Any gas that is heavier than air, such as xenon or sulphur hexaflouride, makes the human voice sound deep. The reason why helium gas makes voices sound high is that it is lighter than air and because sound travels faster through it than in air.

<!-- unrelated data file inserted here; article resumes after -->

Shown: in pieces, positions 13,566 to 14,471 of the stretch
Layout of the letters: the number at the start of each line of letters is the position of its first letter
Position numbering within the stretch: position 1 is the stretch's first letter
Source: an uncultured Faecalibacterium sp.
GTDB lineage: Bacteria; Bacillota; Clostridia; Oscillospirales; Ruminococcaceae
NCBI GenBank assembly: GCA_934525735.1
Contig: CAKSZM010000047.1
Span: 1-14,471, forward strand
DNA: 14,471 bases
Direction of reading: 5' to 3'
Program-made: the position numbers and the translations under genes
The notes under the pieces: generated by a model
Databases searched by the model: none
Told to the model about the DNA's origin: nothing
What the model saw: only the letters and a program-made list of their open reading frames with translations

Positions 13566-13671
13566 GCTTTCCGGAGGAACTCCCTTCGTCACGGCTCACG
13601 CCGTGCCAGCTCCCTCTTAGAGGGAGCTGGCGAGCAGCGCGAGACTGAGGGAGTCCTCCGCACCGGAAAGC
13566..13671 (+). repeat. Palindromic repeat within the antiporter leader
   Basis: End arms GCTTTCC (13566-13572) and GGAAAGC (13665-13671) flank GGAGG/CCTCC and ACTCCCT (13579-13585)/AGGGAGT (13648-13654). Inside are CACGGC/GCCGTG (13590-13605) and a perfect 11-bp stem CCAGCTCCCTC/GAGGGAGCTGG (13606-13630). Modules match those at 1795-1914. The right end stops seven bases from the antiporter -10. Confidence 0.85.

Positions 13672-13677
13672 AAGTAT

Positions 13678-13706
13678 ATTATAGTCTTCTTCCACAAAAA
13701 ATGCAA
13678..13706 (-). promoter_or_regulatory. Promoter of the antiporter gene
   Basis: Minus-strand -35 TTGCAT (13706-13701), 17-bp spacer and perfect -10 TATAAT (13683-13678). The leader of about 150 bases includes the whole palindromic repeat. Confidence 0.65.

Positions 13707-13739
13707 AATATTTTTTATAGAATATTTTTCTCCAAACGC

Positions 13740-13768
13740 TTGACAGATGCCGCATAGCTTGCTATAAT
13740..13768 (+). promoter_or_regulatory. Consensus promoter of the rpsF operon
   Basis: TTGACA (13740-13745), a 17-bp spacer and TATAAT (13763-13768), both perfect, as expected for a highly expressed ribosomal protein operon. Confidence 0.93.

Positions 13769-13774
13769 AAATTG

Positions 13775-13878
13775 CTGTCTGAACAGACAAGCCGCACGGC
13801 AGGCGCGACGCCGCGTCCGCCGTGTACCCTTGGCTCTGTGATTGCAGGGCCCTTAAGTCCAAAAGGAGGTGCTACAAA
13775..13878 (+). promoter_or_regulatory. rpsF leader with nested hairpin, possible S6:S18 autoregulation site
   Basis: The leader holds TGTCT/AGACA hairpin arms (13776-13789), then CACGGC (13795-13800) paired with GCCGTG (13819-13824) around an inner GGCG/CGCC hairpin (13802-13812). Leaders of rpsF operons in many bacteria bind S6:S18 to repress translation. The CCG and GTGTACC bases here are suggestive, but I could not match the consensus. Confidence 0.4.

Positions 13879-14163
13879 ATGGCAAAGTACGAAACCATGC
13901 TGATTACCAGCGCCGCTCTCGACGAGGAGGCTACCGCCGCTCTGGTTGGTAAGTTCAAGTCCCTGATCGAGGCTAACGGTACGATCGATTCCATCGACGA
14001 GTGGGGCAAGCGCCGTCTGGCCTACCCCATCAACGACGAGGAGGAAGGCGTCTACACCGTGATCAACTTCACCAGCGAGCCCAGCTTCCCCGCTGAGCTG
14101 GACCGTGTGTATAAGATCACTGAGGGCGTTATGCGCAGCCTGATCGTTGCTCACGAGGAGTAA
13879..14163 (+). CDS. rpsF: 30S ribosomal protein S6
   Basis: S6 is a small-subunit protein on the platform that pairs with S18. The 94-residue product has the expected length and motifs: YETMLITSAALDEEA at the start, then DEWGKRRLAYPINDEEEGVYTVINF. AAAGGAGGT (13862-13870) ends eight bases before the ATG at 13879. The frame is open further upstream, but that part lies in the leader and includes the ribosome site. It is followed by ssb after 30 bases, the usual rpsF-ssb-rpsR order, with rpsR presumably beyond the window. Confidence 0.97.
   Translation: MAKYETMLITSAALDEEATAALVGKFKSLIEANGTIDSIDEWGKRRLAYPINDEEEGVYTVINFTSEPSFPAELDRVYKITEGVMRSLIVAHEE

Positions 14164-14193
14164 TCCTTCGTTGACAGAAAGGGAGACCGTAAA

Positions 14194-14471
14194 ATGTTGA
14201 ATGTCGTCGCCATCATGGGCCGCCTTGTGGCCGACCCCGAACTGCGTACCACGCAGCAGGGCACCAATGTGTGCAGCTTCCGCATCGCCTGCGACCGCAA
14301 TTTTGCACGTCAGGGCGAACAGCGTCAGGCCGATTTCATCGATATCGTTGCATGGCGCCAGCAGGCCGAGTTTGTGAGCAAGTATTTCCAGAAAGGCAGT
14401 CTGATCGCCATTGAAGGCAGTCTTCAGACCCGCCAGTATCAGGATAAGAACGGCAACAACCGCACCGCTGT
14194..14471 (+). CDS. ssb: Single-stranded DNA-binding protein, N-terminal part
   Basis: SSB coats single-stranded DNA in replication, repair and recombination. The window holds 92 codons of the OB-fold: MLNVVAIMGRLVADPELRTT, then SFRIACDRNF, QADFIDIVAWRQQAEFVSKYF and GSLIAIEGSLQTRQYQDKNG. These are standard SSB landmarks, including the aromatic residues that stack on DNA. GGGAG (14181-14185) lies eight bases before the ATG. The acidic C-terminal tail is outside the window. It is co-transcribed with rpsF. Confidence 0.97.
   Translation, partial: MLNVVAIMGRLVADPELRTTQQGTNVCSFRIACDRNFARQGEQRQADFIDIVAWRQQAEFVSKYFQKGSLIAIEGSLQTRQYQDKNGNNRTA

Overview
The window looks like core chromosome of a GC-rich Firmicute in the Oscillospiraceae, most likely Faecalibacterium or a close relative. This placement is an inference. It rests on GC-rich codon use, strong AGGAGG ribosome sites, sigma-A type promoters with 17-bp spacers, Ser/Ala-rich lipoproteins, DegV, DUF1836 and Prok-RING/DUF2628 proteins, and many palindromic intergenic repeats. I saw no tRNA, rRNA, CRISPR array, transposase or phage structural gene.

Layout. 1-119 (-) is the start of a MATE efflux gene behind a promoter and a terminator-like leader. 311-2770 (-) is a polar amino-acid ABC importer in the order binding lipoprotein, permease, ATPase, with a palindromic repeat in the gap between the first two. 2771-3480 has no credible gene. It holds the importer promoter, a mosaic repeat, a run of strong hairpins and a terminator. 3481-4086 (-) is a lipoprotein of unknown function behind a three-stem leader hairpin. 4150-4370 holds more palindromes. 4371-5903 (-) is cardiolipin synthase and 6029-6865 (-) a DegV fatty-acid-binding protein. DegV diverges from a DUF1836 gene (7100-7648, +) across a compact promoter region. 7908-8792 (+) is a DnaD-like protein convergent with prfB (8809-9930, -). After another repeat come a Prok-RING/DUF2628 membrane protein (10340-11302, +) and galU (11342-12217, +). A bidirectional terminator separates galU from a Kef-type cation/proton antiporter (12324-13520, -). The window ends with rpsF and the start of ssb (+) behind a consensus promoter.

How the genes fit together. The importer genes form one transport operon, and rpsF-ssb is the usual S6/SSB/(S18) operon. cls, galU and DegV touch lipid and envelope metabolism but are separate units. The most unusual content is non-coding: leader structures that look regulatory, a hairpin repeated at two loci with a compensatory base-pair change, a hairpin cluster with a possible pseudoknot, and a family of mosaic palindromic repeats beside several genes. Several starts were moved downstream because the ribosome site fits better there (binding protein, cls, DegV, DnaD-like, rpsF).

When sound waves are traveling faster up through the vocal tract, they give the illusion of being higher pitched. It is similar to how sped-up recordings sound squeaky when in fact they were recorded at a normal pitch. Heavy gases produce the opposite effect because sound travels much more slowly through them. Xenon and sulphur hexaflouride are common gases used to demonstrate this effect because they are relatively inert and harmless. Other heavy gases may be toxic, and any non-air gas can cause suffocation when inhaled in excess.